To apply, interested persons should upload the combined* Technical Proposal/Methodology (if applicable), CV and Offeror’s Letter to “UNDP Jobs” by navigating to the link below and clicking “APPLY NOW”, no later than the date indicated on the “UNDP Jobs” website. Applications submitted via email will not be accepted**: –
UNDP Job Site – https://jobs.undp.org/cj_view_job.cfm?cur_job_id=100797 (cut and paste into browser address bar if the link does not work)
* PLEASE NOTE: The system allows the upload of one (1) document ONLY – if you are required to submit a Technical Proposal/Methodology, this document along with your CV/P11 and Offeror’s Letter, MUST be combined and uploaded as one.
NOTE: The Financial Proposal should not be uploaded to “UNDP Jobs”**.
**Please email the password-protected Financial Proposal to [email protected]. The subject line of your email must contain the following: “BBRSO##### Financial Proposal – Your Name”
If the password for your Financial Proposal is required, it will be requested by the Procurement Unit.
Any request for clarification must be sent in writing to [email protected] within three (3) days of the publication of this notice, ensuring that the reference number above is included in the subject line. The UNDP Barbados & the OECS Procurement Unit will post the responses*** two (2) days later, including an explanation of the query without identifying the source of inquiry, to: –
http://procurement-notices.undp.org/view_notice.cfm?notice_id=81346 (cut and paste into browser address bar if the link does not work)
A detailed Procurement Notice, TOR, and all annexes can be found by clicking the above link.
*** UNDP shall endeavour to provide such responses to clarifications in an expeditious manner, but any delay in such response shall not cause an obligation on the part of UNDP to extend the submission date of the Proposals, unless UNDP deems that such an extension is justified and necessary.
Under the 2015 Paris Agreement, countries unanimously agreed to work toward global goals that would limit global average temperature rise. Specifically, the Agreement seeks to limit the rise in the world’s average surface temperatures to “well below” 2°C above pre-industrial times this century, while “pursuing efforts” for 1.5°C. It also sets a target of eliminating global GHG emissions by the second half of the century – or at least compensating any residual emissions through, for example, forest growth.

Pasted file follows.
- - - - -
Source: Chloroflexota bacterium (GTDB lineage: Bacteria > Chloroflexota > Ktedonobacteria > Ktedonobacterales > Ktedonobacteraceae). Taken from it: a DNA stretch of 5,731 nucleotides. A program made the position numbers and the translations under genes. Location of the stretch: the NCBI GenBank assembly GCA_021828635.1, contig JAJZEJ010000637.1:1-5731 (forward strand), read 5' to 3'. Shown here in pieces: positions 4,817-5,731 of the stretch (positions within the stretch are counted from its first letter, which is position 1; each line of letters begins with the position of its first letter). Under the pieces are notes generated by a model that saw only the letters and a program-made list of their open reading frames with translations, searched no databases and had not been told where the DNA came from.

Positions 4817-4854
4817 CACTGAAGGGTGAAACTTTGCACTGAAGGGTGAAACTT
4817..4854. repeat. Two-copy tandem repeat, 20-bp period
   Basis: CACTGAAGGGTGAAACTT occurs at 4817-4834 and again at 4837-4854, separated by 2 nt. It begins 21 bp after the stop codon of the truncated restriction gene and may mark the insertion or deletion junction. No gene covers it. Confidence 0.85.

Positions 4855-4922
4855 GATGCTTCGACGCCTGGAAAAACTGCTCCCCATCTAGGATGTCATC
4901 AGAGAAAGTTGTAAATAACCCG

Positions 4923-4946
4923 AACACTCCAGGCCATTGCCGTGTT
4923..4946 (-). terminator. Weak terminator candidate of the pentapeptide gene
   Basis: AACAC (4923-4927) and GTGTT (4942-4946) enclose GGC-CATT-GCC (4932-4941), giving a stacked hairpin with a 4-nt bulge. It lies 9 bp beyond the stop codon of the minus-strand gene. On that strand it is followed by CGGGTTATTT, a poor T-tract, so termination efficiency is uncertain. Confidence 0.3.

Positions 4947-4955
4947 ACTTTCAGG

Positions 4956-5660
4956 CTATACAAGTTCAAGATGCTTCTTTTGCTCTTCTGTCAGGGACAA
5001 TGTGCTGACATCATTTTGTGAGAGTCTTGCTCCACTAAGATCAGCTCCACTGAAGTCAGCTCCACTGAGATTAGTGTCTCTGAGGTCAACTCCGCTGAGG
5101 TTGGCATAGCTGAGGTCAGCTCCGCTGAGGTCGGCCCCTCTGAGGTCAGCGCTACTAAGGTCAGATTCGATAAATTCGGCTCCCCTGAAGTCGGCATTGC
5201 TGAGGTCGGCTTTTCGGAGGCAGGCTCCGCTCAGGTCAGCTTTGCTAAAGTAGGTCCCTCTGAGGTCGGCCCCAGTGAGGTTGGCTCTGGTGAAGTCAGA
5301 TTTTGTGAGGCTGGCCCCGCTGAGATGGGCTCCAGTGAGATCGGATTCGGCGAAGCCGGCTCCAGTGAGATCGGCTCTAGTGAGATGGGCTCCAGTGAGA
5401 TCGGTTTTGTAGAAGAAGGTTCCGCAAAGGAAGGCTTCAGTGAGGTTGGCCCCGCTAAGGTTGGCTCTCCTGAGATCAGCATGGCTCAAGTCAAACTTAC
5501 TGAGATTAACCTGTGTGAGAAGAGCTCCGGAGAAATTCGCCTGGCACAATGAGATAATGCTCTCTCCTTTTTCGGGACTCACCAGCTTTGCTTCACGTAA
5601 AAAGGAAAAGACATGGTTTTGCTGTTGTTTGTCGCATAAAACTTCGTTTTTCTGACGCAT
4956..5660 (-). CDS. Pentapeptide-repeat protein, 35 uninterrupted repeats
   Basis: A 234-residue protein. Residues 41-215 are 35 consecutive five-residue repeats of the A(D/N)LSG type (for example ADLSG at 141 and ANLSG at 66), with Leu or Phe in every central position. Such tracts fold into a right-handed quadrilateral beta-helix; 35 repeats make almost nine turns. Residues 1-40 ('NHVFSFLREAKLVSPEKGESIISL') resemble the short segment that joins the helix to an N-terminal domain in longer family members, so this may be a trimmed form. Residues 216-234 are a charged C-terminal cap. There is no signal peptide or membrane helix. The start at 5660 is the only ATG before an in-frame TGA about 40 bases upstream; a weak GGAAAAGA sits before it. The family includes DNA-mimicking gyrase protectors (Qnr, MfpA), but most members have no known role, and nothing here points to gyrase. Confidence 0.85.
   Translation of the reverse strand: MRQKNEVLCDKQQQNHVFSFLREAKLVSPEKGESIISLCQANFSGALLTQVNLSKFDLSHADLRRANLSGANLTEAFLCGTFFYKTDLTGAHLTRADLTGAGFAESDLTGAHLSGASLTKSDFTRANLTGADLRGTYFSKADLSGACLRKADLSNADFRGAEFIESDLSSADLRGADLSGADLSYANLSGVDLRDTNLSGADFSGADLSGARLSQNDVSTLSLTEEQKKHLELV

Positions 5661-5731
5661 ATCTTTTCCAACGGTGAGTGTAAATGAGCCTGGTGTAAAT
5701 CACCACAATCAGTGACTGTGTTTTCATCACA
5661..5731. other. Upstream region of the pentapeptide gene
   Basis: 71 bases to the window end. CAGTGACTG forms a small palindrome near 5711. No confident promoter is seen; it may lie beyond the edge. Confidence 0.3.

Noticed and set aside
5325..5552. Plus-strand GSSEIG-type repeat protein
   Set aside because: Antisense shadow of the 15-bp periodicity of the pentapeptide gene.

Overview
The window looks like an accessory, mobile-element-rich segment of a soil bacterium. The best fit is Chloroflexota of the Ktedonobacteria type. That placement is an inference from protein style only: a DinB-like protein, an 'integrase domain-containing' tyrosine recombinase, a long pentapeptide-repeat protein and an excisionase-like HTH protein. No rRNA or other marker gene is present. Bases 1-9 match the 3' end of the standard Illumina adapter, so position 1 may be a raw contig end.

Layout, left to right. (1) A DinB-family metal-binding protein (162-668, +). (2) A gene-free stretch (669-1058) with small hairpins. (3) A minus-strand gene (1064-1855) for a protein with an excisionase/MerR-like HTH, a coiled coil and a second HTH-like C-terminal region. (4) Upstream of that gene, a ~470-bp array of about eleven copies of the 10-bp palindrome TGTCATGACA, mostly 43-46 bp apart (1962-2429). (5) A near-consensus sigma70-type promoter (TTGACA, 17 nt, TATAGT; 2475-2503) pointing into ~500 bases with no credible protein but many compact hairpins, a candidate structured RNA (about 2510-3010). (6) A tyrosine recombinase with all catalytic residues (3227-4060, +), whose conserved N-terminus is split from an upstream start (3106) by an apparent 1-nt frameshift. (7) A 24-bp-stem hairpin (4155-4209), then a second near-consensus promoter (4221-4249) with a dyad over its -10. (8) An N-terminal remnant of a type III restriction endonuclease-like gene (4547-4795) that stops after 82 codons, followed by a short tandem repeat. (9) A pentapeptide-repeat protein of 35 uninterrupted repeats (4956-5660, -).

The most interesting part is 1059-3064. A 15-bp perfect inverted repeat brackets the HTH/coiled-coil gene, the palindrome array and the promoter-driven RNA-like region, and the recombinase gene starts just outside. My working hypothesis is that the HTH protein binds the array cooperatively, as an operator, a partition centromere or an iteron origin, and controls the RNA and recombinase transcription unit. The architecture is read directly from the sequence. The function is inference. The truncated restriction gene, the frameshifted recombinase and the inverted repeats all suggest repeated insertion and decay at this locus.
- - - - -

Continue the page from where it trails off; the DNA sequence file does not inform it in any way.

A key principle in the Paris Agreement is that no country should backslide on its intentions, which were put forward in their Nationally Determined Contributions (NDCs), which describe each country’s self-determined strategy for curbing GHG emissions, typically in five- or ten-year periods and can also include plans to increase resilience. Individually, NDCs represent each country’s climate priorities and vision for achieving sustainable development. Aggregated, they represent the world’s collective efforts to fight climate change. However current NDCs are estimated to collectively result in a temperature rise of 2.9 to 3.4 °C by 2100.
All countries are expected to submit increasingly ambitious NDCs every five years; a first opportunity to do so is in 2020. Achieving the Paris Agreement’s goals will require an emissions peak as soon as possible, followed by sharp reductions in GHG emissions. Therefore, many see high ambition in 2020 as fundamental to get on track to 1.5°C and counter a worrying trend of rising emissions. The transformative climate action required needs a global commitment to raising ambition, articulated in the next generation of NDCs, to create economic drivers that shift investments away from fossil fuel use and carbon-intensive practices.